How to Find and Trade Overbought and Oversold ETFs, Part 3Posted 06/22/2009, 9:00 am EST by David Penn from TradingMarkets.com
In the first part of our series on finding and trading overbought and oversold ETFs, I explained the significance of overbought and oversold conditions and why we, as high probability ETF traders, think that these conditions provide the best information for traders looking to make high probability trades over a short 3-5 day timeframe.
Our research going back to the mid-1990s in the SPY and since inception for most other widely-traded ETFs tells us that there is a short term edge in buying ETFs that are exceptionally oversold and in selling short ETFs that are exceptionally overbought. This approach to trading is explained and discussed in great detail in Larry Connors' new book, High Probability ETF Trading, now available for pre-order.
In the second part of our series, I revealed one basic strategy ETF traders can use to determine when an ETF is overbought or oversold. This strategy of looking to potentially buy ETFs making short term closing lows (short term meaning 5-9 days) and potentially selling short ETFs making short term closing highs is one that any ETF trader can include in his or her short term trading of ETFs. In fact, this approach is so robust that we have created an ETF trading strategy � the Double 7s Strategy � specifically designed to take advantage of this edge.
Here in the final part of our series on finding and trading overbought and oversold ETFs, I want to introduce what is probably our most valuable tool in determining whether or not an ETF is overbought or oversold: the 2-period RSI.
iShares Russell 2000 Index ETF - IWM: High 2-period RSI readings in the IWM in early January helped signal a short term reversal to the downside in this ETF.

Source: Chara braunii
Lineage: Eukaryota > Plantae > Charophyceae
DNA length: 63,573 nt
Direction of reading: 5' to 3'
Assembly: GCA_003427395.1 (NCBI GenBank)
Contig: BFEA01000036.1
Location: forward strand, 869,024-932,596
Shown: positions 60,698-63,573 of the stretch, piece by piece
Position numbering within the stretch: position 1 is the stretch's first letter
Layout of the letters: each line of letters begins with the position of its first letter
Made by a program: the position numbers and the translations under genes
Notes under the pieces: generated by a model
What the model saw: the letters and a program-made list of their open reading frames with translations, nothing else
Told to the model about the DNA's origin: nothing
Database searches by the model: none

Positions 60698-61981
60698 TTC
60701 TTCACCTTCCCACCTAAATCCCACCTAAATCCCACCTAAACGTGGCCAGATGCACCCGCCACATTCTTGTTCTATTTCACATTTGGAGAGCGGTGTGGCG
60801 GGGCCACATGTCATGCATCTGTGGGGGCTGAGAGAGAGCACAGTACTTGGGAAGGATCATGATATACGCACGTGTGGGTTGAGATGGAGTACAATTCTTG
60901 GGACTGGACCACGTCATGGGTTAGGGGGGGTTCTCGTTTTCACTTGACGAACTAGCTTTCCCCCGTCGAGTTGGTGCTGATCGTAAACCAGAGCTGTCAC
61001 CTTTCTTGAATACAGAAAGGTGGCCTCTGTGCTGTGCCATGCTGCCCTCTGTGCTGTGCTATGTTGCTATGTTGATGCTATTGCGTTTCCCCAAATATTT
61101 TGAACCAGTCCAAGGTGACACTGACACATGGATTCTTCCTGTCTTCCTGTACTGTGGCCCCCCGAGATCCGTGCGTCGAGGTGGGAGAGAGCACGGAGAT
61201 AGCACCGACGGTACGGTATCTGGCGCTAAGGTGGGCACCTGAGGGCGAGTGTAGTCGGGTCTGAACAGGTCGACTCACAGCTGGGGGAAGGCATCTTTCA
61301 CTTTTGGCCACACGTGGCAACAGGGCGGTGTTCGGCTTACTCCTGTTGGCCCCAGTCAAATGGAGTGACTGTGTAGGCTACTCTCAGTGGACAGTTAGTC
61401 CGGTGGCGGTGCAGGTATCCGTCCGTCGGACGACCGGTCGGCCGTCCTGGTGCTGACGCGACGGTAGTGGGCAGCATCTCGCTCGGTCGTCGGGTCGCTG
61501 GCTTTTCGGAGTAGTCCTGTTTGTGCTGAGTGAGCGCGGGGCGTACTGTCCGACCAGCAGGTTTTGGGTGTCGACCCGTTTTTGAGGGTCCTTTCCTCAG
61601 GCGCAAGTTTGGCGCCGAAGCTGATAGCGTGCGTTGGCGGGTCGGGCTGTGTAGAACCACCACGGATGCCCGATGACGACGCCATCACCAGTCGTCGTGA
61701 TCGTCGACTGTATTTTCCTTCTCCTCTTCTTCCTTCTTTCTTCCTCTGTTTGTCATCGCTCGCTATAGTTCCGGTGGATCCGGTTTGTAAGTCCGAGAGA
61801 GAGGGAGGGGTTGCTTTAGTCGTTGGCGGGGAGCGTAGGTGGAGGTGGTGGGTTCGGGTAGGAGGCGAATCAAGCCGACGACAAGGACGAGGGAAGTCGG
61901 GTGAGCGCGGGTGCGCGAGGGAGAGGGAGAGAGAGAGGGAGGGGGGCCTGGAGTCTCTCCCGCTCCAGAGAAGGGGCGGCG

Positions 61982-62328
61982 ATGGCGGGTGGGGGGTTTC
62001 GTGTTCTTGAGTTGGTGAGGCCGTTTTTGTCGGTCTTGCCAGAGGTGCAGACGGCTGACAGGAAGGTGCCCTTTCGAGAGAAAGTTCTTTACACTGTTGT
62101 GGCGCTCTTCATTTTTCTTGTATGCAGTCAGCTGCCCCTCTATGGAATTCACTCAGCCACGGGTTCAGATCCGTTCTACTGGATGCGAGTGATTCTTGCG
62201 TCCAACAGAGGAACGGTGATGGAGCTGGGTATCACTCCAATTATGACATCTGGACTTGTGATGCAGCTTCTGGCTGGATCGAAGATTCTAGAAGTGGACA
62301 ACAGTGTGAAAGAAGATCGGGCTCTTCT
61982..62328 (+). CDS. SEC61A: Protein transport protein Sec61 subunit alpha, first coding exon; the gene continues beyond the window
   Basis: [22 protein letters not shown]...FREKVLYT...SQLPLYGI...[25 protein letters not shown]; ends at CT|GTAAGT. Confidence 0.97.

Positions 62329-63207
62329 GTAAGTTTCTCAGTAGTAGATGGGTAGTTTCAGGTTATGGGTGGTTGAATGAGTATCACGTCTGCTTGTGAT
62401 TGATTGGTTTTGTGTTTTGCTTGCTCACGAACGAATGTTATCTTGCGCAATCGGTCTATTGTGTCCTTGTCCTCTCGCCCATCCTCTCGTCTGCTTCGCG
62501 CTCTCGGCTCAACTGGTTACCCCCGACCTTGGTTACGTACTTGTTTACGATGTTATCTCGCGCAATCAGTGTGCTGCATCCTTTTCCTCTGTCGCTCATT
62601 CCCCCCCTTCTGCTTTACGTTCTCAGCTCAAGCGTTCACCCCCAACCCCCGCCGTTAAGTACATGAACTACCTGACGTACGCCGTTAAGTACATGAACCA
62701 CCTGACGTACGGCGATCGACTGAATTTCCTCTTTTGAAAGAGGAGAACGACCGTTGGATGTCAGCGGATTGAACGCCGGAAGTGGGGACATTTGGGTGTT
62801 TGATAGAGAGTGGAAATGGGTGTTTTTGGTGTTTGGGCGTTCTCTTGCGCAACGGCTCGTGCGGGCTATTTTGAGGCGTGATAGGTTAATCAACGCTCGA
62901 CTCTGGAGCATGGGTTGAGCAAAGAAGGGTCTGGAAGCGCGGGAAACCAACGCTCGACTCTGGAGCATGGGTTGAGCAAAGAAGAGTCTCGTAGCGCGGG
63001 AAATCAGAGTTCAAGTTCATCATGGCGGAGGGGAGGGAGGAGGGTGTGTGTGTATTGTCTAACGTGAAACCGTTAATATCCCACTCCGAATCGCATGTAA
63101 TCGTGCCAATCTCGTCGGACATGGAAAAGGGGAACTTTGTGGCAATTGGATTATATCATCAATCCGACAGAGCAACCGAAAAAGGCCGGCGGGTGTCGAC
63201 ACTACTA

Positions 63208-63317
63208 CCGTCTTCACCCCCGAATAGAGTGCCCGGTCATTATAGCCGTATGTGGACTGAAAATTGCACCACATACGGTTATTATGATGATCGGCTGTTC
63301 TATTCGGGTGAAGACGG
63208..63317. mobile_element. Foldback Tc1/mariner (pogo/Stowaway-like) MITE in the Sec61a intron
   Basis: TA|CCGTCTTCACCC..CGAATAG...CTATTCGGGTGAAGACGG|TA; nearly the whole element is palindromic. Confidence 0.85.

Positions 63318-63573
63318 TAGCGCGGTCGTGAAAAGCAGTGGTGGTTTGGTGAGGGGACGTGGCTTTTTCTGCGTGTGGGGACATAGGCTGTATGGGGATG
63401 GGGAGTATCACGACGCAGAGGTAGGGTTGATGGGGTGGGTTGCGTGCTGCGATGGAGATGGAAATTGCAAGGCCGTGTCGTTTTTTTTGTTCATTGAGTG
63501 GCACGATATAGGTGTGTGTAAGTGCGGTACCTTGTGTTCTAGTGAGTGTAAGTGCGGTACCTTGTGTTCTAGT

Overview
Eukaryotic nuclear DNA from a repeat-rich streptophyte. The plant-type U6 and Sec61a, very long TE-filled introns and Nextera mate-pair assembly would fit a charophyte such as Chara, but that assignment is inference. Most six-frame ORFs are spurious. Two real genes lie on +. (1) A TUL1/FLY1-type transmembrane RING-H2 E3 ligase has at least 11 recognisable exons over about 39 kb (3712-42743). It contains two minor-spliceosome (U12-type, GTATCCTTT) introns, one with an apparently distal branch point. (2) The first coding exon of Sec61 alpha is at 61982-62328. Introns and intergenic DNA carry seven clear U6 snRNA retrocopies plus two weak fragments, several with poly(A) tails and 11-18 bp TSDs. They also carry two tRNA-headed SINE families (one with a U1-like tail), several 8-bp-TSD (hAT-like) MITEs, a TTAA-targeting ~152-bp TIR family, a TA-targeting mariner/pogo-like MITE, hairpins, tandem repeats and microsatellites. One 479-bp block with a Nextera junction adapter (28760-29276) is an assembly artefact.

Anyone who has followed the research of Larry Connors and Cesar Alvarez knows how much we appreciate and rely on the 2-period RSI. We have gone so far as to suggest that it might be the best short term indicator available for traders, especially high probability mean reversion traders.
Click here to read more about trading using the 2-period RSI.
How do we use the 2-period RSI to spot overbought and oversold conditions? When it comes to ETFs � as opposed to stocks - we use levels very close to the standard overbought and oversold levels used by most technical analysts: over 70 signifies overbought conditions and under 30 signifies oversold conditions. The key difference is in the shortness of the tracking period � two trading days � instead of the default 14 days. Our testing has found that the shorter duration RSI does a much better job at helping detect potential short term turning points compared to the 14-day version.
ProShares UltraShort QQQ ETF - QID: A pullback toward its 200-day moving average and plunging 2-period RSI values alerted short term ETF traders to a short term upside opportunity in QID.
Combined with the filter of the 200-day moving average (never buy below it, never sell short above it), the 2-period RSI is an invaluable tool for traders trying to spot those ETFs that have been sold too aggressively as well as those ETFs that have become overvalued and bid too high. The next time you are thinking about buying an ETF for a short term trade, take a look at its 2-period RSI and see if you are buying an ETF that is overpriced and already in high demand or an undervalued ETF that a desperate owner has (fortunately for you) put on sale.
This concludes our discussion on finding and trading overbought and oversold ETFs. And now that we know how to get into high probability ETF trades, our next series will look at strategies for closing out these trades and taking profits in a consistent, systematic manner.
According to a recent report, eight out of ten securities traded are exchange-traded funds. Want to learn how to trade them? Click here to pre-order High Probability ETF Trading, the first quantified book of trading strategies to improve your ETF trading.
David Penn is Editor in Chief at TradingMarkets.com